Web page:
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Bunuel wrote:
fruit wrote:
Thanks! It was very very helpful! Kudos!
But I have a question:

How many powers of 900 are in 50!

Make the prime factorization of the number: \(900=2^2*3^2*5^2\), then find the powers of these prime numbers in the n!.

Find the power of 2:
\(\frac{50}{2}+\frac{50}{4}+\frac{50}{8}+\frac{50}{16}+\frac{50}{32}=25+12+6+3+1=47\)

= \(2^{47}\)

Find the power of 3:
\(\frac{50}{3}+\frac{50}{9}+\frac{50}{27}=16+5+1=22\)

=\(3^{22}\)

Find the power of 5:
\(\frac{50}{5}+\frac{50}{25}=10+2=12\)

=\(5^{12}\)

We need all the prime {2,3,5} to be represented twice in 900, 5 can provide us with only 6 pairs, thus there is 900 in the power of 6 in 50!.


Why do we take just 5 from {2,3,5} and why do we need divide 12 by 2 to get the result?


Thanks in advance!


\(50!=900^xa=(2^2*3^2*5^2)^x*a\), where \(x\) is the highest possible value of 900 and \(a\) is the product of other multiples of \(50!\).

\(50!=2^{47}*3^{22}*5^{12}*b=(2^2*3^2*5^2)^6*(2^{35}*3^{10})*b=900^{6}*(2^{35}*3^{10})*b\), where \(b\) is the product of other multiples of \(50!\). So \(x=6\).

Below is another example:

Suppose we have the number \(18!\) and we are asked to to determine the power of \(12\) in this number. Which means to determine the highest value of \(x\) in \(18!=12^x*a\), where \(a\) is the product of other multiples of \(18!\).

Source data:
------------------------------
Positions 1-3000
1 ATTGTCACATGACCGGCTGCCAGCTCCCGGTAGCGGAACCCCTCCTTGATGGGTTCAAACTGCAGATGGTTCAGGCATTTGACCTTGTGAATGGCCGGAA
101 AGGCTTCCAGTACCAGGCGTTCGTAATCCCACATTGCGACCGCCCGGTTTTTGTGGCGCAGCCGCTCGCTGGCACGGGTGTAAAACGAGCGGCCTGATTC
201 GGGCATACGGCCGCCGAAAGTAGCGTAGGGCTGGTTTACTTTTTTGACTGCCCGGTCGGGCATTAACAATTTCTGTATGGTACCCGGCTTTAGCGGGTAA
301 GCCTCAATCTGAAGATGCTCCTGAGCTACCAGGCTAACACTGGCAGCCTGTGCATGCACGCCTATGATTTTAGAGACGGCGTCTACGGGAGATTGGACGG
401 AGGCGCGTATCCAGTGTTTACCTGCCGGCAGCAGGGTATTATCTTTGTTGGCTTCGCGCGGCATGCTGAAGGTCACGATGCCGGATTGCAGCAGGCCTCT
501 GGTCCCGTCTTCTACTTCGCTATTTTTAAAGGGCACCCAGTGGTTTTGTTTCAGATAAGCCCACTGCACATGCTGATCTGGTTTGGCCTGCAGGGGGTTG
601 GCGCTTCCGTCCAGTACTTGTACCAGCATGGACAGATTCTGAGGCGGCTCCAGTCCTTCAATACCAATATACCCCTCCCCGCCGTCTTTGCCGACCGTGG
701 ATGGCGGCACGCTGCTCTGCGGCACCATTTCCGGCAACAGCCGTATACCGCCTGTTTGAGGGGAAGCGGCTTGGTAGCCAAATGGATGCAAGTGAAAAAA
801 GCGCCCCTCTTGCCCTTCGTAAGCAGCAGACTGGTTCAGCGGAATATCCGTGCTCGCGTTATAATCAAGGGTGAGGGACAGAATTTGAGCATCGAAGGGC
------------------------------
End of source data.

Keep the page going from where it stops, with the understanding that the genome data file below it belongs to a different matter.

\(12=2^2*3\), so we should calculate how many 2-s and 3-s are in \(18!\).

Calculating 2-s: \(\frac{18}{2}+\frac{18}{2^2}+\frac{18}{2^3}+\frac{18}{2^4}=9+4+2+1=16\). So the power of \(2\) (the highest power) in prime factorization of \(18!\) is \(16\).

Calculating 3-s: \(\frac{18}{3}+\frac{18}{3^2}=6+2=8\). So the power of \(3\) (the highest power) in prime factorization of \(18!\) is \(8\).

Now as \(12=2^2*3\) we need twice as many 2-s as 3-s. \(18!=2^{16}*3^8*a=(2^2)^8*3^8*a=(2^2*3)^8*a=12^8*a\). So \(18!=12^8*a\) --> \(x=8\).



Does this relationship breakdown at some point? I thought this was great and was just experimenting and looked at 21! (calculated in excel) and it ends with 5 zeros. Using the methodology you described above it should have 4 zeros. Am I missing something or did I make a mistake somewhere?
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Does this relationship breakdown at some point? I thought this was great and was just experimenting and looked at 21! (calculated in excel) and it ends with 5 zeros. Using the methodology you described above it should have 4 zeros. Am I missing something or did I make a mistake somewhere?


You made everything right 21! ends with 21/5=4 zeros. It's excel: it makes rounding with such a huge numbers thus giving incorrect result.
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Great Collection.. kudos..
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New post 07 Sep 2010, 21:20
This was immensely helpful, there's stuff in here not found elsewhere.
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New post 09 Sep 2010, 12:16
great compilation.......
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Re: Math: Number Theory [#permalink]

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New post 14 Sep 2010, 05:33
Bunuel wrote:
NUMBER THEORY
Consecutive Integers